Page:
Answer :USMLE step 2 Mcq 295:A 68 year old man is hospitalised because of recent general deterioration and weight loss




Correct Answer: E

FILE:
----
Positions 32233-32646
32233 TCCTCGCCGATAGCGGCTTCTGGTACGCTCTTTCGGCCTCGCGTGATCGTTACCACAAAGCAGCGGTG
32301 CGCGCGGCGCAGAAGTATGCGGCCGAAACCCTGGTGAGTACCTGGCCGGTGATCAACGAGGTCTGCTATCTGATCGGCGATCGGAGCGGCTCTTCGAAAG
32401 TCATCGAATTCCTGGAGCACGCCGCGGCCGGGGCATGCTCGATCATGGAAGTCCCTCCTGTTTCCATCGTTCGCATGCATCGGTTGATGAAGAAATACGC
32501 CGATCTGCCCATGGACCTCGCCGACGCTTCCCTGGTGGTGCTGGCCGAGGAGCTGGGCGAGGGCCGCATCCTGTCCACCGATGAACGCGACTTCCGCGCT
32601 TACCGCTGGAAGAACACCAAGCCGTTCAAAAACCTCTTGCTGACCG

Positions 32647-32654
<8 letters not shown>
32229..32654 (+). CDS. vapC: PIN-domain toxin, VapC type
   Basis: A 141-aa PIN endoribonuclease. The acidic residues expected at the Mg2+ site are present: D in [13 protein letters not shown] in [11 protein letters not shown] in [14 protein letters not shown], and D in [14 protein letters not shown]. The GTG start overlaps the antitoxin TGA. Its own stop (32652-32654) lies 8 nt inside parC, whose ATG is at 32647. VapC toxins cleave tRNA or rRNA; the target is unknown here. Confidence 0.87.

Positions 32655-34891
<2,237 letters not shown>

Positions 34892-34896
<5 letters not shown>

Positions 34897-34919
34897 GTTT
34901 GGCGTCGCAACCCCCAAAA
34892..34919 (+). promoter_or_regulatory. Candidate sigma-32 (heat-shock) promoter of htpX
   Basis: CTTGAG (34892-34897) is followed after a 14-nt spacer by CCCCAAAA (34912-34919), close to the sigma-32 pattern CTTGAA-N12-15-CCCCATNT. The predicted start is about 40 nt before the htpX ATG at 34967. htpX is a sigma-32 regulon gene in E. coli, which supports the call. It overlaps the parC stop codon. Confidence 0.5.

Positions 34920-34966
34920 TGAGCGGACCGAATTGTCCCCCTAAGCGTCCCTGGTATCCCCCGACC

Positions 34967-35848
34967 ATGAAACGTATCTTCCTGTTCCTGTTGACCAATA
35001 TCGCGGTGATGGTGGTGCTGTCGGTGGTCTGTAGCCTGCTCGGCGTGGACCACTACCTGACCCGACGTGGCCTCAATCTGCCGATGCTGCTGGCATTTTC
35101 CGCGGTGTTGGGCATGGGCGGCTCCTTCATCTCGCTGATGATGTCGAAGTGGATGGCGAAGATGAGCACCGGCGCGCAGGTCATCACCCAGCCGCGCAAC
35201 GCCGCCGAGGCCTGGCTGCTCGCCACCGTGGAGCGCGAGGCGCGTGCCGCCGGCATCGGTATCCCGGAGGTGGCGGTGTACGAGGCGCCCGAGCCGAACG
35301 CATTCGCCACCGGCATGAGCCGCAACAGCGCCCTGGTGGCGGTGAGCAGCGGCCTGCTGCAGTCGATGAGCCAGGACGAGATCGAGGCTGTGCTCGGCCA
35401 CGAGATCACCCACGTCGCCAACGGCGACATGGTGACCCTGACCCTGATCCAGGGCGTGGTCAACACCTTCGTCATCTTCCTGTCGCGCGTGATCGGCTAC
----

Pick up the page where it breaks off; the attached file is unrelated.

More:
The correct answer is e) multiple myeloma  . In hospitalized patients, malignancy rather than hyperparathyroidism is the most common cause of hypercalcemia; and, generally, patients can be divided into two groups: (1) those with hematologic malignancies (25%) and (2) those with solid tumors Patients in the hematologic malignancy group include those with multiple myeloma, those with some lymphomas or leukemias, and a subset of breast cancer patients. These patients have lytic bone metastases and histologically demonstrate increased osteoclast bone resorption adjacent to tumor cells. The cause of the hypercalcemia in these patients is local cytokine release (mainly interleukin-1beta and tumor necrosis factor-beta) stimulating osteoclasts to resorb bone. These patients have elevated serum levels of calcium and phosphate and low urine levels of cyclic AMP Hypercalcemia is one of the most common of metabolic disorders. Although there are many causes of hypercalcemia, primary hyperparathyroidism (PH) and malignancy account for the majority of the cases. In the clinic, hyperparathyroidism is likely to be the cause, while malignancy is the likely cause in the hospital. The hypercalcemia of malignancy can occur with or without bone metastases. In both circumstances, the production by the tumor of parathyroid hormone-related protein (PTHrP) is the most common cause of the increased osteoclastic bone resorption that causes the hypercalcemia. Hypercalcemia can occur through one or a combination of three mechanisms: · Increased bone resorption · Increased gastrointestinal (GI) absorption of calcium · Decreased renal calcium excretion. The dominant clinical effects of significant hypercalcemia are on the nervous system, causing symptoms ranging from vague complaints to coma. Treatment of hypercalcemia of any cause can be effective, especially in the short term. The same three mechanisms that cause hypercalcemia are reversed to treat hypercalcemia: · Inhibit bone resorption · Decrease GI absorption of calcium · Increase renal excretion of calcium. A model regimen for treating hypercalcemia includes: · Hydration · Calciuresis · Administration of inhibitors of bone resorption. Saline is favored for the hydration and calciuresis unless there are cardiovascular contraindications. Calciuresis can be enhanced in the hydrated patient with loop diuretics. Salmon calcitonin (SCT) and the bisphosphonate pamidronate are used to inhibit bone resorption, with the former having early but mild effects and the latter having delayed but potent and sustained effects. Both should be used since they complement each other. Treatment of the hypercalcemia provides time for diagnosis and treatment of the underlying cause of the hypercalcemia.


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